You might remember us talking a few weeks ago about how New York Mets outfielder Yoenis Cespedes had his contract restructured after it was determined he’d broken an ankle trying to avoid being stampeded by a wild boar at his ranch.
While wildly amusing for us, you could understand how frustrated the Mets were – Cespedes missed the 2019 season – and how intent they became to recoup some of their investment in him after he blatantly violated the terms of his contract.
The contracts of professional athletes generally feature provisions prohibiting them from engaging in activities that put themselves at risk for injury. No skydiving. No running with the bulls. No bobsledding. If they get hurt doing something stupid, the club has legal recourse to recoup at least a portion of their money.
That makes you wonder what the Arizona Diamondbacks were thinking last weekend when The Athletic finally revealed Madison Bumgarner has been riding rodeo under an alias?
One thing is certain – the Diamondbacks certainly knew about Bumgarner’s hobby before signing him to a five-year, $85 million deal a few months ago.
Why would the Diamondbacks – why did the San Francisco Giants – allow him to do this while under contract?
The Athletic found two pictures on the Facebook page of Rancho Rio Arena in Arizona. One was of two guys taken at a competition celebrating their championship in a team-roping event. The shorter of the two Cowboys was identified as Jaxson Tucker. The taller was a rodeo pro from North Carolina, some guy named Mason Saunders.
Mason Saunders is actually Bumgarner.
“Oh boy,” Bumgarner told The Athletic on Sunday after being shown the photo. “This is ruining my alias.”
The other photo was Bumgarner riding a horse trying to rope a bull. The photos were taken on Dec. 3 – shortly before Bumgarner signed his deal with the Diamondbacks.
The Athletic discovered Bumgarner has been spending a lot of spare time competing in rodeo events while using his alias, obviously not concerned that someone might recognize himself. Apparently, a lot of people knew Saunders was actually Bumgarner and aware the guy had been roping steers for years.
A guy named Mason Saunders was in an event in March 2019, just two days before he pitched in an exhibition game for the Giants.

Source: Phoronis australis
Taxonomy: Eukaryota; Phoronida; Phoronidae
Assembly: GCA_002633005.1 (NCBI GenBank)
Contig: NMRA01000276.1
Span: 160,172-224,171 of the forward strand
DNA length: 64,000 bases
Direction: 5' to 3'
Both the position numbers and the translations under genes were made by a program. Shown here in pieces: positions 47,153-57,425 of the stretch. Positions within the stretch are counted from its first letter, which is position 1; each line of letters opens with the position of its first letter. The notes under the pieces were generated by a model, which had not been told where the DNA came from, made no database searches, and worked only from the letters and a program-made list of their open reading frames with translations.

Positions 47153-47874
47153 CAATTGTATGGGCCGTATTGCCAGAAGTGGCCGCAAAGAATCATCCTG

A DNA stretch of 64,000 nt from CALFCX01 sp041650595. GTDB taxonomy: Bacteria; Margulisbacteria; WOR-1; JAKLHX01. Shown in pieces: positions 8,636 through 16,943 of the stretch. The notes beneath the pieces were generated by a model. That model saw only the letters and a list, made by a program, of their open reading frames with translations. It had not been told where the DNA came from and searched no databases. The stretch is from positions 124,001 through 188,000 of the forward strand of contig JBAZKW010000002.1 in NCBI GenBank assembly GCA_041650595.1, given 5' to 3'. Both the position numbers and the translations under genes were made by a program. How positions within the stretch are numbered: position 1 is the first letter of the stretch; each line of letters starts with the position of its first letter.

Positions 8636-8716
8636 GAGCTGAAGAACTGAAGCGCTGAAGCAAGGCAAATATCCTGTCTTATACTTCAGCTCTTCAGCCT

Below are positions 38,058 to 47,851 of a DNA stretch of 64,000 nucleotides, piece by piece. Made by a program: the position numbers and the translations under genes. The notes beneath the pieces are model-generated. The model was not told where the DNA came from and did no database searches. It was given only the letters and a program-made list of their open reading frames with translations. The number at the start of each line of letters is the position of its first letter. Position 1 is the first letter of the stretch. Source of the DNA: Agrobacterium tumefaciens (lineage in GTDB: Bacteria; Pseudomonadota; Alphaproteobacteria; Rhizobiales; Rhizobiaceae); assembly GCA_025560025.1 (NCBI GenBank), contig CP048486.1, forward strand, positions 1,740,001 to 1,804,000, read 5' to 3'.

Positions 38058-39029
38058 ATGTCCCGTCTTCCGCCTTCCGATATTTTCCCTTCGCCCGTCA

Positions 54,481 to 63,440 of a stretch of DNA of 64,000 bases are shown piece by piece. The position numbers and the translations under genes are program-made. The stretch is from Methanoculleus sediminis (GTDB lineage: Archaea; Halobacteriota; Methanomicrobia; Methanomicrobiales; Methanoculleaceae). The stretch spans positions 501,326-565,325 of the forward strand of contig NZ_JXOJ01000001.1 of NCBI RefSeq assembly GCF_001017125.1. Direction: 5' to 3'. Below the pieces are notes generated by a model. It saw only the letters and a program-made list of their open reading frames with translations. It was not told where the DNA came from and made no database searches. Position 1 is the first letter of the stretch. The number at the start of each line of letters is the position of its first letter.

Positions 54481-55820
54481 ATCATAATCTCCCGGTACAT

“That was me, too,” Bumgarner told The Athletic.
Bumgarner told The Athletic he’s been roping since he was a teenager and was taught how by his future father-in-law. In a 2016 interview with MLB.com, he admitted he tries to be smart about his hobby. Two years before, the left-hander did an interview on The Wrangler network during which he admitted that he ropes righthanded.
“We want to make that clear in case there are any Giants fans out there watching,” Bumgarner said.
Bumgarner told The Athletic he continues using his alias in order to limit those who knows about his alter ego. He was apparently not too happy that the website uncovered his secret, telling it how nervous he was about talking to them.
Bumgarner’s love for horses is so widely known there were rumors he left San Francisco for Arizona so he could be closer to them.
“The misconception that everybody had that I came here just to have my horses is bullshit,” Bumgarner said. But he did say he loves the greater access he has in Arizona to the sport.
Bumgarner shows no interest in giving up the sport, even now that his cover is finally exposed.
“No matter what hobbies I have, I take ’em serious,” Bumgarner said. “That’s just my personality. I don’t do anything just for fun, per se. I wish I did.”
Bumgarner has already gotten into trouble because of his extra curriculars. He missed three months of the 2017 season after he messed up a shoulder in a dirt bike accident in April. He apologized for his behavior. He was asked if he was allowed to rope by the Diamondbacks?
“Maybe ask Ken about that,” he said, referring to Arizona’s managing general partner Ken Kendrick.
When The Athletic reached out to Kendrick, it was told to ask general manager Mike Hazen. But he refused to go into detail about Bumgarner’s deal.
“Everybody knows about it,” Bumgarner said. “Word gets around. … The media didn’t know – until now.”